The participants were asked to discuss the challenges that they encountered while doing their assignments. The forum allowed them to share their solutions and correct each other. This practice enabled them to be independent problem solvers as well. In cases in which some assistance was needed, the good-standing and master volunteers provided coaching throughout the discussions. During this period, the monitor gave little assistance, except in emergency cases for safety purposes in order to control students’ misunderstandings.

Research Questions

In this study, the above-mentioned activities were designed based on i-CAM and were added as an instructional model in a blended-learning course. This experiment specifically examined the effects of i-CAM for postgraduate students in the learning of statistics as compared to the effects of generic blended learning. This study is guided by the following research questions:

Q 1) What are the effects of each phase of i-CAM in terms of improved student learning of statistics as compared to performance outcomes from conventional learning?

Q 2) Are there any significant differences in the means of the students’ statistics learning across Tests I, II, and III, between the i-CAM and the generic blended groups, while controlling for the scores on the tests administered before the program?


Ethics Statements

This study was reviewed and approved by the Research Committee of Laboratory of Ethnomathematics and Didactics, INSPEM, in terms of ethical issues. Written consent was obtained from each of the participants after the process of the study was explained clearly before starting the experiment.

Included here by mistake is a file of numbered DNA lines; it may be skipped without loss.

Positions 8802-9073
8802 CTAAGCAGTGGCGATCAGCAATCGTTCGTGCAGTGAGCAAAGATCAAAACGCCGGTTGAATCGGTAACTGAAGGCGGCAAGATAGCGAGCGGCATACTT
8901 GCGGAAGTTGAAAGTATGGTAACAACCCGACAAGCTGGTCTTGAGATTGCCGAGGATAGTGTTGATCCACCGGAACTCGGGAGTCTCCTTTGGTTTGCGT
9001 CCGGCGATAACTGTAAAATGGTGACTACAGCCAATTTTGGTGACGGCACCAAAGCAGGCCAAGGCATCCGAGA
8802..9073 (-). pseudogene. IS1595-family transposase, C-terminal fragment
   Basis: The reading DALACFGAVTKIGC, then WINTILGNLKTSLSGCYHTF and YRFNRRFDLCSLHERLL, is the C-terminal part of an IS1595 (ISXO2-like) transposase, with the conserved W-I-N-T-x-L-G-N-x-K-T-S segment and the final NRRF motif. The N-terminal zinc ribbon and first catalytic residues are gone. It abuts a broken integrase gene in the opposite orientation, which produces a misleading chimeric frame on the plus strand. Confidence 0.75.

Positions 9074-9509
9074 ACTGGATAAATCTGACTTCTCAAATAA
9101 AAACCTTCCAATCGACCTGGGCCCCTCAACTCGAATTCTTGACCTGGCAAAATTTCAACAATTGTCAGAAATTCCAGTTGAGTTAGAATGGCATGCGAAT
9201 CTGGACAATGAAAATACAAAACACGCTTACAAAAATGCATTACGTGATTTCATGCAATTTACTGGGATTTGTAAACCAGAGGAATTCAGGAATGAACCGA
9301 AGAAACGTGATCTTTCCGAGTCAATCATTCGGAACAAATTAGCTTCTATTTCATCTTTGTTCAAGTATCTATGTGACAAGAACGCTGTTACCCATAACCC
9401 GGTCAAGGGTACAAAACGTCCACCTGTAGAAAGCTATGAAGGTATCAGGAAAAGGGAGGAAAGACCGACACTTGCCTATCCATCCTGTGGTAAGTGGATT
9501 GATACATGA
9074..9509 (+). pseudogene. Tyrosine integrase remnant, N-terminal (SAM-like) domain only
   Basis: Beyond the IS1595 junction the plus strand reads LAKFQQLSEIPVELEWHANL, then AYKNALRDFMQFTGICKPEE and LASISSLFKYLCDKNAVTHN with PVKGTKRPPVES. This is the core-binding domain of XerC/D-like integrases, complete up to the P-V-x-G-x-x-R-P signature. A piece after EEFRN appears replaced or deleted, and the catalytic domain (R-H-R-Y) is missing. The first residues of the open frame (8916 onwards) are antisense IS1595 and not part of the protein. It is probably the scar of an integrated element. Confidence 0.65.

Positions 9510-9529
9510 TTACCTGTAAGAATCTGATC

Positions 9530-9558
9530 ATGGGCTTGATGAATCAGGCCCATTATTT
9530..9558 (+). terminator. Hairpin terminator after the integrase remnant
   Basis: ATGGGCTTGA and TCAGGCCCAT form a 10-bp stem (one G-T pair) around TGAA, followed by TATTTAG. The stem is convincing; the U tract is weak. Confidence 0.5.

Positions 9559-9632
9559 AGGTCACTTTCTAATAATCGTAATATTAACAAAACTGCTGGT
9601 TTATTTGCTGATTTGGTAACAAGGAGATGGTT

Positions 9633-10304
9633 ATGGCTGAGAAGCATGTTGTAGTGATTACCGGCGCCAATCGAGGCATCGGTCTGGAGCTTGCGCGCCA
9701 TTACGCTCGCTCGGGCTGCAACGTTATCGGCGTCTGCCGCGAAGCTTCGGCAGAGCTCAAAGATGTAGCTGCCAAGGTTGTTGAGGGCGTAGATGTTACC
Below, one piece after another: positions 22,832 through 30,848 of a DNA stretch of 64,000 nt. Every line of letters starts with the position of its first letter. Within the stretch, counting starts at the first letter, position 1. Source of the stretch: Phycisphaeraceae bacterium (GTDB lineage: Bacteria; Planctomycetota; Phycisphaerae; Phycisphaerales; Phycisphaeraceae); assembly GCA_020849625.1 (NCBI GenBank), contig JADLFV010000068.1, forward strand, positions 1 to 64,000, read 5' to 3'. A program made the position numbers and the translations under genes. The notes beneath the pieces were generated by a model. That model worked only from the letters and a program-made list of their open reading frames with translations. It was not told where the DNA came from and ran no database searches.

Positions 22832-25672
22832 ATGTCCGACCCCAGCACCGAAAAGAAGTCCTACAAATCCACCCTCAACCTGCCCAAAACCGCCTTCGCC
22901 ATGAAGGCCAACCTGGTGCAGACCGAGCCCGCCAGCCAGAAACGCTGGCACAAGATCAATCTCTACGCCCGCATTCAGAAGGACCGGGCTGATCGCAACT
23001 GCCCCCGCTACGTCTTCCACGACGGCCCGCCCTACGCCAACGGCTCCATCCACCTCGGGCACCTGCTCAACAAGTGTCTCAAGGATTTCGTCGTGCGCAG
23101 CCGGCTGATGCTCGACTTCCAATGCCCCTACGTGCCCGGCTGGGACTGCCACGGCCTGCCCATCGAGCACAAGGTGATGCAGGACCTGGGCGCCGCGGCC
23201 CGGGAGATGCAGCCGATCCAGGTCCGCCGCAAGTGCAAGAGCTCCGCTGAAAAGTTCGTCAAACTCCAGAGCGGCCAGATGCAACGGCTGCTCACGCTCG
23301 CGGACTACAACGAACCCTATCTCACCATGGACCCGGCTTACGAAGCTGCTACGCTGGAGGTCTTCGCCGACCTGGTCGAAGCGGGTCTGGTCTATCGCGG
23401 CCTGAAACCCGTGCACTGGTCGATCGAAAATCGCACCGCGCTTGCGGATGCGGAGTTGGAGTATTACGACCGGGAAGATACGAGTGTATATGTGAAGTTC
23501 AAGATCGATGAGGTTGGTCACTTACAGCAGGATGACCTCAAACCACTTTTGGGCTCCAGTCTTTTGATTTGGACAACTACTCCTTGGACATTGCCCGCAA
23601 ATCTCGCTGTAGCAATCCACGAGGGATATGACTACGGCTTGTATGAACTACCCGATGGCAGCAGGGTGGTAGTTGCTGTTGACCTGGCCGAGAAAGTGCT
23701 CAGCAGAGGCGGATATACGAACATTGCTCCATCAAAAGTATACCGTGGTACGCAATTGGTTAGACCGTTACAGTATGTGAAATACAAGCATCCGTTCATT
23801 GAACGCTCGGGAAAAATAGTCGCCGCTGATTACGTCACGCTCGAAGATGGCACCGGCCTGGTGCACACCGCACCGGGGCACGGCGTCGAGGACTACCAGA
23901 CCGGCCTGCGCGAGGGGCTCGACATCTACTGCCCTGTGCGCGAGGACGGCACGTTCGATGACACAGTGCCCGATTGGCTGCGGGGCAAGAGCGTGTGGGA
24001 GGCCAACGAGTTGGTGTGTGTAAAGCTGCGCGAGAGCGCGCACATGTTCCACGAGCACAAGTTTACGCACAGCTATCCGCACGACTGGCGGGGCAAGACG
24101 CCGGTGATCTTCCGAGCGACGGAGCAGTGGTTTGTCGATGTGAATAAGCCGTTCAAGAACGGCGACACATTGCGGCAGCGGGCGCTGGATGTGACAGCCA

Research Design

The study utilized the quasi-experimental design to collect sufficient data to answer the research questions. While the study attempted to verify the effectiveness of the i-CAM versus the generic blended-learning model among target learners, data were collected from two different groups of students across two semesters in order to assess and evaluate the supporting activities. To control the intervention between these two groups of students during the portal access learning, the researcher had to select the students from two different semesters. This quasi-experiment was used as Shadish et. al. [33] with two groups in which each group consisting of a different cohort of students during two semesters. It was useful in situations in which as one group finishes the course, their places are taken by another group. In addition, the two groups of students had similar characteristics and had followed the requirements of the course on Educational Statistics.

A total of 53 postgraduate students enrolled in the Educational Statistics course from the Faculty of Educational Studies participated in this study. Two groups of students were selected from two different semesters as two cohorts, where 27 students were in the treatment group and 26 students as a following cohort were in the control group. The first group of students was selected as the treatment group named the i-CAM group and given an access account, which was deactivated at the end of the semester before registering the new group of students as the control group or the conventional group.